Broad Street Crossing and the Green Wall of Shame, Part 1

This week’s posts are dedicated to Broad Street Crossing – a development I have been thinking about for quite awhile.  Today I will share some background information on this project, and in a few days I will focus on one aspect of it (the “Green Wall of Shame”) and present a few ideas on how to improve it – a hypothetical before and after.

For those unfamiliar with this development, here is a little bit of context: The corner or 11th avenue and Broad Street in Regina used to be home to a large Army and Navy store (built sometime around the 1920-30s).

View of 11th Avenue looking east, towards Broad Street (date: 2006)

While I personally think it was a cool building and loved shopping there as a child, over time it lost popularity and was not making much of a profit.  The Army and Navy store closed in the early 2000s, and in the mid-late 2000s the building was slated for demolition, along with, the Army, Navy, and Airforce Hall just north of it on Broad Street (unfortunately, I don’t have a photo of this).

The developments that subsequently replaced these two buildings were 1) Wingate hotel to the North and 2) Broad Street Crossing to the South.  Broad Street Crossing’s claim to fame was that it would house the largest Tim Horton’s in Canada… which… I suppose is great, if that is what you are into.

A contributor to this blog remembers this space being the topic for a university geography class project.  Groups of students had to come up with proposals for what this corner could look like.  His recollection was that most designs included higher density developments and were pedestrian friendly, some even included a small greenspace as part of the plan.  Anthony Marquart, one of the developers of the proposed development was present at these presentations and seemed interested in the student’s perspectives.  However, this was just a class project and in the end, this is what the developers proposed for the space.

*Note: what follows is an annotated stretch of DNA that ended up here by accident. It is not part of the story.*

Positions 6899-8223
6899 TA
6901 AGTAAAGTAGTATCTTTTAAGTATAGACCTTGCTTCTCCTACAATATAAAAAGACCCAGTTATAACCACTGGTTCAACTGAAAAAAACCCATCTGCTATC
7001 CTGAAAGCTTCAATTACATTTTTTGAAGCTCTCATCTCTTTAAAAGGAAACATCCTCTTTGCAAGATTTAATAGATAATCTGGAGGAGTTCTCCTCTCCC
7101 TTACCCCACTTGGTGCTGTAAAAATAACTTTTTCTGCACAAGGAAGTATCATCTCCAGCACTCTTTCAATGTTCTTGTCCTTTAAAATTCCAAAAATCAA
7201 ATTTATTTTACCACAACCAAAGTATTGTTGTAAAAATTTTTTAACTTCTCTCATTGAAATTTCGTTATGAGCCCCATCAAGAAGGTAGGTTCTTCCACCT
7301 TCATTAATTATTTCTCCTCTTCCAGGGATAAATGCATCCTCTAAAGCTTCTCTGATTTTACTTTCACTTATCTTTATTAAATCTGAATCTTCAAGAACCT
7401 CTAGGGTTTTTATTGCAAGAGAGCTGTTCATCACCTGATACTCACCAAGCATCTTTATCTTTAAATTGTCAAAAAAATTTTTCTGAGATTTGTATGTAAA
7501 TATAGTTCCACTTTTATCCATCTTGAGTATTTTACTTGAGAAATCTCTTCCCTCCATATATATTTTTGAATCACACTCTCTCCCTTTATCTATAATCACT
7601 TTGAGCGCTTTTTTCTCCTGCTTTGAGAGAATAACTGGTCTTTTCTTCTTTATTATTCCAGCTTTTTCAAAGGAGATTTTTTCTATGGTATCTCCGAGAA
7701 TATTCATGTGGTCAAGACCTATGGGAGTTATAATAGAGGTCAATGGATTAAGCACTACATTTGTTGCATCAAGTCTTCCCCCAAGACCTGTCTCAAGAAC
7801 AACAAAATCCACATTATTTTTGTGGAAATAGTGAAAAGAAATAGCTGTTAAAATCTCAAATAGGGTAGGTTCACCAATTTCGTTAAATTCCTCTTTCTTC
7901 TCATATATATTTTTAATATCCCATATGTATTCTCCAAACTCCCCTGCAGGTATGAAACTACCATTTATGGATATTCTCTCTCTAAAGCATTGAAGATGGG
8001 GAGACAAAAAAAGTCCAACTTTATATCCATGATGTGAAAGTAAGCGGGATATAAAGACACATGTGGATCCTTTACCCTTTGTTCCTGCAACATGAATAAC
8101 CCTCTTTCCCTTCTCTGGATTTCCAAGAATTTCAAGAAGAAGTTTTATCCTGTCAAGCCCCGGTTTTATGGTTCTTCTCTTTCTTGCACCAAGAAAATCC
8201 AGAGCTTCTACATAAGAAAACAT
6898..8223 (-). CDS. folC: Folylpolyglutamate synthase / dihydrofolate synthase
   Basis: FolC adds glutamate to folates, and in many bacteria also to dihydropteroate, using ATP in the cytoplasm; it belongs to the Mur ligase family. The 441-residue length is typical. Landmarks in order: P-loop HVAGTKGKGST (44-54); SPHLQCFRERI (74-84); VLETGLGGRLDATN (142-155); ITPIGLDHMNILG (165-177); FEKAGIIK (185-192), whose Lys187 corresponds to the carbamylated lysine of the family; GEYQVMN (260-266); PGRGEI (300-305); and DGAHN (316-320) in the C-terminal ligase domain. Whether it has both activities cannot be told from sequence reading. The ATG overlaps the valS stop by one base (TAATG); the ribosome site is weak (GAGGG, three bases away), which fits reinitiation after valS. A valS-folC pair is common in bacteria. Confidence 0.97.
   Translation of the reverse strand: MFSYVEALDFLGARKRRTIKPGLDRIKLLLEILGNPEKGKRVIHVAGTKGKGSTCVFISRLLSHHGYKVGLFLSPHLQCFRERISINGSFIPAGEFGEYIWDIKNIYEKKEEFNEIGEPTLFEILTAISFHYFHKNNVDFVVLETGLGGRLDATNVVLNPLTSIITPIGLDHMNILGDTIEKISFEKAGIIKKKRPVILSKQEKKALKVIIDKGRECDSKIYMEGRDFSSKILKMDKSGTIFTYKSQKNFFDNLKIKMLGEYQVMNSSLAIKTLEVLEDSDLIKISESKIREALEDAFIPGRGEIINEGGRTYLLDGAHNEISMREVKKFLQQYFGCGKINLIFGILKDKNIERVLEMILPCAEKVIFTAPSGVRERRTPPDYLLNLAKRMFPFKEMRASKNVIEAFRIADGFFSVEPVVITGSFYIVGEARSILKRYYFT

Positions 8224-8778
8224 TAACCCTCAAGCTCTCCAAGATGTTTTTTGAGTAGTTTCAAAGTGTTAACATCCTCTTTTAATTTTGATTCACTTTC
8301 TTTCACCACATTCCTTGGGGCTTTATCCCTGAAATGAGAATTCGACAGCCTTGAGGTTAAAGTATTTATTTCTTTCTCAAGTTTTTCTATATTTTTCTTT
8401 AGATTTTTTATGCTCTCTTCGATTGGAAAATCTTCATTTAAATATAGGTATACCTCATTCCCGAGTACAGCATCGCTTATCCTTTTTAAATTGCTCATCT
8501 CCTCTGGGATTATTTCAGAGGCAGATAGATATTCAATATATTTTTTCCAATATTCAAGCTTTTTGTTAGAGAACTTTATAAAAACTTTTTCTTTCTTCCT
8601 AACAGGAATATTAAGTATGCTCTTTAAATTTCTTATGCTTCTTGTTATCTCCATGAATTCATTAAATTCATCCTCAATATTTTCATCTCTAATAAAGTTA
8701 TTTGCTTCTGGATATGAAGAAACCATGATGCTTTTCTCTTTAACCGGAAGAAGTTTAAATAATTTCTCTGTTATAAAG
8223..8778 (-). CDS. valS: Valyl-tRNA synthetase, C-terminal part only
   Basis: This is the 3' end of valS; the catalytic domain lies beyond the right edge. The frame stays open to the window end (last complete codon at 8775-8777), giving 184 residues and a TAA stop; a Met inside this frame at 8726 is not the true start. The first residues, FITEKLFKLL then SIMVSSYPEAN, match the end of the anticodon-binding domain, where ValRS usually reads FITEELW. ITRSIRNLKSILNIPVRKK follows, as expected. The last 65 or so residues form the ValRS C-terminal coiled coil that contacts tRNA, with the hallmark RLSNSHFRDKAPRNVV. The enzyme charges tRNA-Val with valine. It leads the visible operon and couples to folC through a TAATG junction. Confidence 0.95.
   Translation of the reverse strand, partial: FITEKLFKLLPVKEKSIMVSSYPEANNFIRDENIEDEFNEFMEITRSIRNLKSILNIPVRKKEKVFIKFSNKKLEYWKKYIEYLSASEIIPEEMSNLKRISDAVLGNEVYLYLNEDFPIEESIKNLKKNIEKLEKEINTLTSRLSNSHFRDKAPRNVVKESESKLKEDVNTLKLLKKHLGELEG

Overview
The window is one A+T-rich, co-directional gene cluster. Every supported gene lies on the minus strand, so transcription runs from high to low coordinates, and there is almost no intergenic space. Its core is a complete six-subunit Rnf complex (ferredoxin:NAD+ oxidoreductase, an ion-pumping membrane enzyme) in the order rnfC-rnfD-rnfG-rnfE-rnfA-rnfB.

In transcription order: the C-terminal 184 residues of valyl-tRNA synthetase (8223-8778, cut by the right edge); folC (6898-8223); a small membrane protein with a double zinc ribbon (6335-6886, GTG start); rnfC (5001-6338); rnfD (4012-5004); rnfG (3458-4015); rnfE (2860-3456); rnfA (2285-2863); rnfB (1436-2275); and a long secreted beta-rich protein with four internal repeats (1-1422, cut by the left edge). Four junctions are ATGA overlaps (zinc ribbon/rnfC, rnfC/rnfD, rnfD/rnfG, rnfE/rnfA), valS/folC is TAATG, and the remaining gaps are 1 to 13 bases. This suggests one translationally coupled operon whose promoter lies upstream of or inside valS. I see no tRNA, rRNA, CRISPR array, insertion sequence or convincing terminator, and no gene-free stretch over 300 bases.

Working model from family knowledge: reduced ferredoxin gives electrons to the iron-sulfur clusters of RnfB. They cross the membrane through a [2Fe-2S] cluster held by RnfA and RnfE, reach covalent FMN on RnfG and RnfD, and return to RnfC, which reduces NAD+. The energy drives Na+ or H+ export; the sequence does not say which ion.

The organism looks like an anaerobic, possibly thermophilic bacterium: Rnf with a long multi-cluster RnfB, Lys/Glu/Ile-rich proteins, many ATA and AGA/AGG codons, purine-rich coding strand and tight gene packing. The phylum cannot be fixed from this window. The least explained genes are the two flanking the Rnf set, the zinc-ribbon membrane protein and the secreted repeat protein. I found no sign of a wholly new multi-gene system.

Front view of proposed development, looking northward on Broad Street
One of the praises for this development was that it would include “significant streetscape enhancements” (i.e. some trees and shrubs).  In addition, around the time the building was being constructed, Tracy Fahlman, the executive director of the Regina Downtown business improvement district at the time, had this to say about Broad Street Crossing, Wingate Inn and the new STC bus station across the street: “We’re anticipating this is going to be a significant pedestrian hub. I really believe it’s going to transform that block into a pedestrian environment.’’
While it is pretty obvious that this design is not particularly pedestrian friendly (with 89 parking spots for Broad Street Crossing: 32 of which were surface parking), it is probably safe to say that if this development were proposed after the wheels were in motion for creating and implementing our new downtown plan (which strongly advocates actual pedestrian friendly developments, active streetscapes and building facades, a reduction in surface parking, etc) it would not exist as it does today.
So far, this development doesn’t actually live up to even what the proposal showed… which is to say, it became more un-walkable.  There are no “significant streetscape enhancements”, and after doing a quick visual check this weekend, there really isn’t any space that could become “streetscape enhancement” without either removing parking spots or making the sidewalk narrower. In addition, the underground parking garage (not pictured in the proposed design above) resulted in a large concrete wall along Broad street.  My experience as a pedestrian is that it feels quite isolating.
Front of development looking North on Broad Street (2009)
Looking west across Broad Street towards Broad Street Crossing

Unfortunately, this corner has not become the “pedestrian hub” that was hoped for, and realistically it has a long way to go if it will ever get there.  Perhaps to try and make up for this attack on the pedestrian realm, the developers hired a local artist to paint a mural on the parking garage… and whether the result was the idea of the owner or painter, what we have now is affectionatley referred to by some Reginans as the “Green Wall of Shame”.

The "Green Wall of Shame"

In a few days, I will take a closer look at the “Green Wall of Shame”, and propose a few ways to improve it!

Broad Street Crossing and the Green Wall of Shame, Part 1

2 thoughts on “Broad Street Crossing and the Green Wall of Shame, Part 1

  1. Amy_L says:

    Oh the Green Wall of Shame!

    When I was walking home from the bus depot a few weeks back I saw that mural. I thought… why? why? why?

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